The Ohana House by Cutler Anderson Architects on Hawaii’s North Shore

On a generous plot of land where sugar cane was farmed for over a century, the wind blows unrelentingly. Here, on a hillside at the end of a road, the 2,000-square-foot Ohana House by Jim Cutler of award-winning Cutler Anderson Architects is a work of architecture as remarkable as the land upon which it sits.

On the Blustery North Shore of Hawaii’s Big Island, Ohana House by Cutler Anderson Architects is a Product of Its Extraordinary Environment

Originally designed as a prelude to a larger house that never materialized, the structure commands mile of waterfront views and stands alone in many respects, not least as an ingenious response to the elements. 

“The best way to learn a landscape is to physically engage in it,” says architect Jim Cutler of award-winning Cutler Anderson Architects. “That means going out with an instrument yourself, running a tape measure, or running a survey and really looking at everything; finding those poignant views and making sure they’re on the map. A surveyor never tells you about the emotional content of a property, you have to discover that yourself by physically engaging in it. So that’s what we do.”

Lest one thinks this a theoretical exercise, Jim Cutler surveyed Ohana House site himself and says that the structure’s shape, design, and materials (a regionally referential mix including lava rock, Lyptus, and teak) is driven by its physical circumstance—wind, sun, and typography.

“There are very few places where you can really capture all of the forces and circumstances that generate architecture,” he notes. “We’re constantly searching for what is true about a place and a circumstance.” This particular “place” is a small amazement, and almost strangely perverse in its accommodation of constant 20 to 60 mph winds, along with spurts of rain and bursts of sun.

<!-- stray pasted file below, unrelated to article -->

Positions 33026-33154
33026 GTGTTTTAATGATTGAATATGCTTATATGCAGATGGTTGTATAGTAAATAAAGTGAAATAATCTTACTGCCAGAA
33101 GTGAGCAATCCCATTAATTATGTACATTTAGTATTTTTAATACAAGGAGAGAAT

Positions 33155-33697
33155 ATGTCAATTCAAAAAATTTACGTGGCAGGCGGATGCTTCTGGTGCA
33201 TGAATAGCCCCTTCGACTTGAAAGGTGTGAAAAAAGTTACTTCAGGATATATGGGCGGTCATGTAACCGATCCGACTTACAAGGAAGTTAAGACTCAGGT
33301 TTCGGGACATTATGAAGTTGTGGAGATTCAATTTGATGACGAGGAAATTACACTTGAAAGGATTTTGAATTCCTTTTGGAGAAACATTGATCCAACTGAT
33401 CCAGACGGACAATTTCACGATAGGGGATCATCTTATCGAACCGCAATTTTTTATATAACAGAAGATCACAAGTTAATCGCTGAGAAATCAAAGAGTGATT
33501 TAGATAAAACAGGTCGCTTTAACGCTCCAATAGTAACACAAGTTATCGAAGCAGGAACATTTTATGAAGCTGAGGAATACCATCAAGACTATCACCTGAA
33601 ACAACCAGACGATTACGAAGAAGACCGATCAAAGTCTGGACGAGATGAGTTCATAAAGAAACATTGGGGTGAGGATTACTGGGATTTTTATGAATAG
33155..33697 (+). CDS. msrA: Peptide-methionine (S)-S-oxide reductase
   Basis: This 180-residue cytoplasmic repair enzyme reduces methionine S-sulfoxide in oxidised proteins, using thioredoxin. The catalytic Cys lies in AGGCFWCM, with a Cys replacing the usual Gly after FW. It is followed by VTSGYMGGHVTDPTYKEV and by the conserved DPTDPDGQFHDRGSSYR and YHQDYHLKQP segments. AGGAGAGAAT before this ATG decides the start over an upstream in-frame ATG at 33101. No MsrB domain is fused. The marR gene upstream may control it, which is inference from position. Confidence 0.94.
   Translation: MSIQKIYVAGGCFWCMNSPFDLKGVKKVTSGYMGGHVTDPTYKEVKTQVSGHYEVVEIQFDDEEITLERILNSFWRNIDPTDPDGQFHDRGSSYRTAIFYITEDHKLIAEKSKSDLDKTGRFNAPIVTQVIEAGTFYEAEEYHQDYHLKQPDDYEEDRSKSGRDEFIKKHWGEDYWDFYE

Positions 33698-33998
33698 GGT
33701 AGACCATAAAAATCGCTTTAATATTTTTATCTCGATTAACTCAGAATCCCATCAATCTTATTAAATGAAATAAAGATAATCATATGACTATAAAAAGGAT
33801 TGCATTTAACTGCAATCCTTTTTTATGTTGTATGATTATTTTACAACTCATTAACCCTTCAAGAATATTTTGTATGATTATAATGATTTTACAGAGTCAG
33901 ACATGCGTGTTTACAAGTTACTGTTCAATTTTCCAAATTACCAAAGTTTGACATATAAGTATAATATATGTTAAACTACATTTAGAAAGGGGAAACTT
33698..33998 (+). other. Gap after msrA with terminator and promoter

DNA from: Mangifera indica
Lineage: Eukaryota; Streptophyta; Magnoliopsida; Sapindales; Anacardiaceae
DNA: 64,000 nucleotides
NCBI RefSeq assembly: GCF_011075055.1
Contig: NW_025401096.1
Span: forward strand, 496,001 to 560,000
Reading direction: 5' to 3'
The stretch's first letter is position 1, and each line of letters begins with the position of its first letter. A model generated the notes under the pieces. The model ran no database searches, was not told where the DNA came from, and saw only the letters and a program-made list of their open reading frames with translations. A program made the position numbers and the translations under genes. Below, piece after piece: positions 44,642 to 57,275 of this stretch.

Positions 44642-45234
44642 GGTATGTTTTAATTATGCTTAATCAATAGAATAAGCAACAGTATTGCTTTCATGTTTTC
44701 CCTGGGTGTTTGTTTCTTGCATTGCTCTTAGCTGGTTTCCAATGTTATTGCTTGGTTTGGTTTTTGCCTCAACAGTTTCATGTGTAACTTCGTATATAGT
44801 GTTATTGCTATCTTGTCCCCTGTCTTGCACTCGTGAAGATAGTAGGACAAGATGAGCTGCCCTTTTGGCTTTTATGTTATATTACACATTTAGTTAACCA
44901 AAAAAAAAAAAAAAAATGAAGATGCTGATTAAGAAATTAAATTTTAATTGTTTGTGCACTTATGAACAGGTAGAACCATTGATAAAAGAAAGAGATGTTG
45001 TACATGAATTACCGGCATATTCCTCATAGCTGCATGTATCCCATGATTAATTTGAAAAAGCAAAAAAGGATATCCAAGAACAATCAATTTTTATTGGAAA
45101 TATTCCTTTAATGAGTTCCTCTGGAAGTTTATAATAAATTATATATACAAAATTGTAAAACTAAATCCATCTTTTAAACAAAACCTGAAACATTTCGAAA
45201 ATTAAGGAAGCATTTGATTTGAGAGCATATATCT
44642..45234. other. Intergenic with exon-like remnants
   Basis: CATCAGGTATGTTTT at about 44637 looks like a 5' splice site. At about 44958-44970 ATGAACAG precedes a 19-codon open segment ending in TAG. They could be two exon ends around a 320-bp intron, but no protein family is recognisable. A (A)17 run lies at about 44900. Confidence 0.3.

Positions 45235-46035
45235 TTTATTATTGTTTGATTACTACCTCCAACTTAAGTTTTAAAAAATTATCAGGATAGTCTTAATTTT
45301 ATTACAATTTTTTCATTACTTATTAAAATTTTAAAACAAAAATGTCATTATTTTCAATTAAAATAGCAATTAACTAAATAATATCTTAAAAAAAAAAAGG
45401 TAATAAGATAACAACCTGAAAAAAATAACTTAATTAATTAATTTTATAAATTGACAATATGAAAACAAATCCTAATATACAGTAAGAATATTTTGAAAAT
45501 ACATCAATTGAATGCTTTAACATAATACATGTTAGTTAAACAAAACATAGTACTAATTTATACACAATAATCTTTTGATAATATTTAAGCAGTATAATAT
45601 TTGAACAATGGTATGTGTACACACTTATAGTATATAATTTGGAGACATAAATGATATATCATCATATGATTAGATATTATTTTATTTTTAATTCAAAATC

A former student of iconoclastic architect Louis Kahn, Jim Cutler is the product of his environment, as well. This son of parents who ran small clothing store in an Appalachian coal town likens his buildings to “garments.” If the home he designed on the highest hill in Anchorage, Alaska, is a “bearskin coat” for the way it is hunkered in, with lots of closed areas and great views, for example, then the transcendent Ohana House “feels like a Hawaiian shirt,” he says.

The description fits: air blows right through the loose-fitting, U-shaped building, which basks in both the southern sun and the spectacular Pacific panorama. Jim Cutler arranged the building to create what the firm describes as two oceanfront terraces at its outer corners: “The northeast terrace extends the living room outside on calm days. The northwest terrace provides a wind-buffered spot for alfresco dining with views of sunset and distance Maui.” Structurally, the place is sound, anchored to the land via a base of rock and roofs pitched to match the angle of the hill, sheltering the courtyard. 

Human need also informs Ohana House and is found most acutely inside, where the floor plan is a reflection of how a family organizes itself, with both public and private zones, infused with the striking views just beyond its vast glassy façade. As a “garment,” Ohana House is not only an exquisite design, it is one created to wear very well, indeed.

Jim Cutler
Cutler Anderson Architects |

Photographs: courtesy of Art Grice

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